“But by the grace of God I am what I am, and his grace toward me has not been in vain. On the contrary, I worked harder than any of them—though it was not I, but the grace of God that is with me” (1 Cor 15:10, NRSV), Paul offers at the end of his exhortations in the first 10 verses of 1 Corinthians 15. He clearly credits God for making him what he has become by virtue of the faith he received – namely “…that Christ died for our sins in accordance with the scriptures…” (1 Cor 15:3, NRSV). Paul encourages the readers to continue to hold on to the message he has proclaimed, through which they had already been saved (2). In this passage Paul adds an element of continuing effort in order to gain salvation. Beyond making a response to God’s call to have faith in Christ, Paul indicates that salvation requires the striving to remain in faith “…unless you have come to believe in vain” (2).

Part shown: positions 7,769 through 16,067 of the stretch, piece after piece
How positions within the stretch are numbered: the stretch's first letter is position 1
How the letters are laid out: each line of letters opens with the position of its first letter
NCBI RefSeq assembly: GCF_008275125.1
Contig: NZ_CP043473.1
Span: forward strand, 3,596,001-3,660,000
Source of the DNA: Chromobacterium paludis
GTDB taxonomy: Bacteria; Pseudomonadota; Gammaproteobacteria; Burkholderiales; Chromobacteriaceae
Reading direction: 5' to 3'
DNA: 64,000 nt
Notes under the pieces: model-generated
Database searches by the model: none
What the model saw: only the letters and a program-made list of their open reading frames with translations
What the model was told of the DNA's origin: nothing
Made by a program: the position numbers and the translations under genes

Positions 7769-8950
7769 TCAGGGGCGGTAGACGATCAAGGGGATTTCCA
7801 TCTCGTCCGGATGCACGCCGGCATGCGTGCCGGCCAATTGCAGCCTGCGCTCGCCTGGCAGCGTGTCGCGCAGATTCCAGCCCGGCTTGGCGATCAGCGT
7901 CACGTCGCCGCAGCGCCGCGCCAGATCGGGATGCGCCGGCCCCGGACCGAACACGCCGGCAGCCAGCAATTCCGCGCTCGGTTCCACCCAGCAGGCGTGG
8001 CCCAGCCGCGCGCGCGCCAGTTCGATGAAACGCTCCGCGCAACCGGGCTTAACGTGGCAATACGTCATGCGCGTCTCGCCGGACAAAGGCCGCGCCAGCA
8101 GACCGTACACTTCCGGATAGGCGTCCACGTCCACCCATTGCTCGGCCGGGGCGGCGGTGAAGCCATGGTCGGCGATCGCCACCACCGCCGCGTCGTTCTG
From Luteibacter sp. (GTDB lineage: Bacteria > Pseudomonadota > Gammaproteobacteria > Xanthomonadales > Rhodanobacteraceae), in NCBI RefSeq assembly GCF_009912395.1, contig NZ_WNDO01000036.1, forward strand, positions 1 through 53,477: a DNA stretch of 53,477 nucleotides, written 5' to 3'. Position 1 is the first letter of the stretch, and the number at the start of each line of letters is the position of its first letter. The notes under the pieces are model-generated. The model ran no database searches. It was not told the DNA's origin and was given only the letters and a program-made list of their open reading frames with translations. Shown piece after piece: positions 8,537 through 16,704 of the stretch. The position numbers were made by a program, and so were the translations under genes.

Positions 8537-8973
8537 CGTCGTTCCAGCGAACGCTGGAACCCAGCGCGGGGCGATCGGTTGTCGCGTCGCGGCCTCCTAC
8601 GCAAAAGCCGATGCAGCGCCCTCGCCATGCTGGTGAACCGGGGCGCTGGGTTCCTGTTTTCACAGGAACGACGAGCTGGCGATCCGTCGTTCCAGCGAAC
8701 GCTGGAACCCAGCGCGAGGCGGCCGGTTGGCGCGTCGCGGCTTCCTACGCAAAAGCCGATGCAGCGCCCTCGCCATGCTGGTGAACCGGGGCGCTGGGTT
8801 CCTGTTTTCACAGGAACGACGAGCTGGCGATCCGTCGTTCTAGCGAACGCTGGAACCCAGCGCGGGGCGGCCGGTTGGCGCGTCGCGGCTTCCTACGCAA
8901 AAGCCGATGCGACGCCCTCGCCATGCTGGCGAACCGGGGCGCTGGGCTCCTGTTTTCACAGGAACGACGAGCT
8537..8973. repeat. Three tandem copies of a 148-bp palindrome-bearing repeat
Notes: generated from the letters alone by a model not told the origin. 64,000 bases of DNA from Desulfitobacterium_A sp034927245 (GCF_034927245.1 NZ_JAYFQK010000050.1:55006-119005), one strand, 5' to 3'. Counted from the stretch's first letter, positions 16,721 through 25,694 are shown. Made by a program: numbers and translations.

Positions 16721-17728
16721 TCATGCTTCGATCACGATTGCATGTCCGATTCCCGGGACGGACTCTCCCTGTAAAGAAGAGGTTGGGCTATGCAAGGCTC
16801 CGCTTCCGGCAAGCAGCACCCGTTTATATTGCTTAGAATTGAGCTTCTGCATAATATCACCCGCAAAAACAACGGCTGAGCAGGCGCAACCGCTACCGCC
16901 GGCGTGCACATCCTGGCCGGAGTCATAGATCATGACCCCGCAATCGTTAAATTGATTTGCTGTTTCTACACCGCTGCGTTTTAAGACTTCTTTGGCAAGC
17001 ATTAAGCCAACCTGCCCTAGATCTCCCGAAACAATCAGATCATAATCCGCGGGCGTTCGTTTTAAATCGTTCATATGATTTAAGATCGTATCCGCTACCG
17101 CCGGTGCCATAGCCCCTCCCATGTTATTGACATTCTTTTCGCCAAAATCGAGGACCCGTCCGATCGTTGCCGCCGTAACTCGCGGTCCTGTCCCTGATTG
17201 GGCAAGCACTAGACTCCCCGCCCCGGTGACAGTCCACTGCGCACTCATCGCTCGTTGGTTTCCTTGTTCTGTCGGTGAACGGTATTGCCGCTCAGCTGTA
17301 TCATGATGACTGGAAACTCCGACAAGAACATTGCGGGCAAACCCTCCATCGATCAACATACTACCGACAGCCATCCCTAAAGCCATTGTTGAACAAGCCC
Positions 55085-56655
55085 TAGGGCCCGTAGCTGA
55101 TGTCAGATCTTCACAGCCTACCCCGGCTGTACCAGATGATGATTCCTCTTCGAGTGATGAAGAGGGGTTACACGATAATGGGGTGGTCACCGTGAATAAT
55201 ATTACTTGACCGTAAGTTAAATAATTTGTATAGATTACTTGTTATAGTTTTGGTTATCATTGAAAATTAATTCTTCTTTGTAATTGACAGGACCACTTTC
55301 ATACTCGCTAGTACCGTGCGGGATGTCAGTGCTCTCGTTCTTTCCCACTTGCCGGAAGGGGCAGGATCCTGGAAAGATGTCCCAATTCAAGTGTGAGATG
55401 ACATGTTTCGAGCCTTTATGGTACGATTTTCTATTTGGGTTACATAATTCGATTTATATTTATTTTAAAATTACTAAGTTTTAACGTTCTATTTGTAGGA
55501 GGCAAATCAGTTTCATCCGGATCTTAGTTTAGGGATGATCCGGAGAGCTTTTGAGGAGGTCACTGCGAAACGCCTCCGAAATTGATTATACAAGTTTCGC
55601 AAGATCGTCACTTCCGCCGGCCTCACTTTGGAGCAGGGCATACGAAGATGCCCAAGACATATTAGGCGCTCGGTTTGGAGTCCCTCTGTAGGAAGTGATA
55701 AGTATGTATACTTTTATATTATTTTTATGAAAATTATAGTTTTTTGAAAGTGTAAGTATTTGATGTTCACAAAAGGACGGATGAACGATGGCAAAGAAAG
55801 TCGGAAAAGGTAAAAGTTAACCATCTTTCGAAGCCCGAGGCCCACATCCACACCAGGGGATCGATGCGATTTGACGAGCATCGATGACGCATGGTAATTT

1 Thessalonians 5:1-10 describes one of Paul’s depictions of the parousia, in which the Lord comes as a thief. After exhorting his readers to stay awake, stay sober and don God’s armor, he says, “For God has destined us not for wrath but for obtaining salvation through our Lord Jesus Christ, who died for us, so that whether we are awake or asleep we may live with him” (1 Thess 5:9-10). It is very obvious that Paul is writing to believers as indicated in verses 1 and 2, not all people. He states that God (initiator) has destined them (believers) for salvation through Jesus Christ (method), after encouraging them to retain hold of faith, love and hope. Here again are the elements of God’s election, provision, and the requirement of our response – belief in Jesus Christ as savior.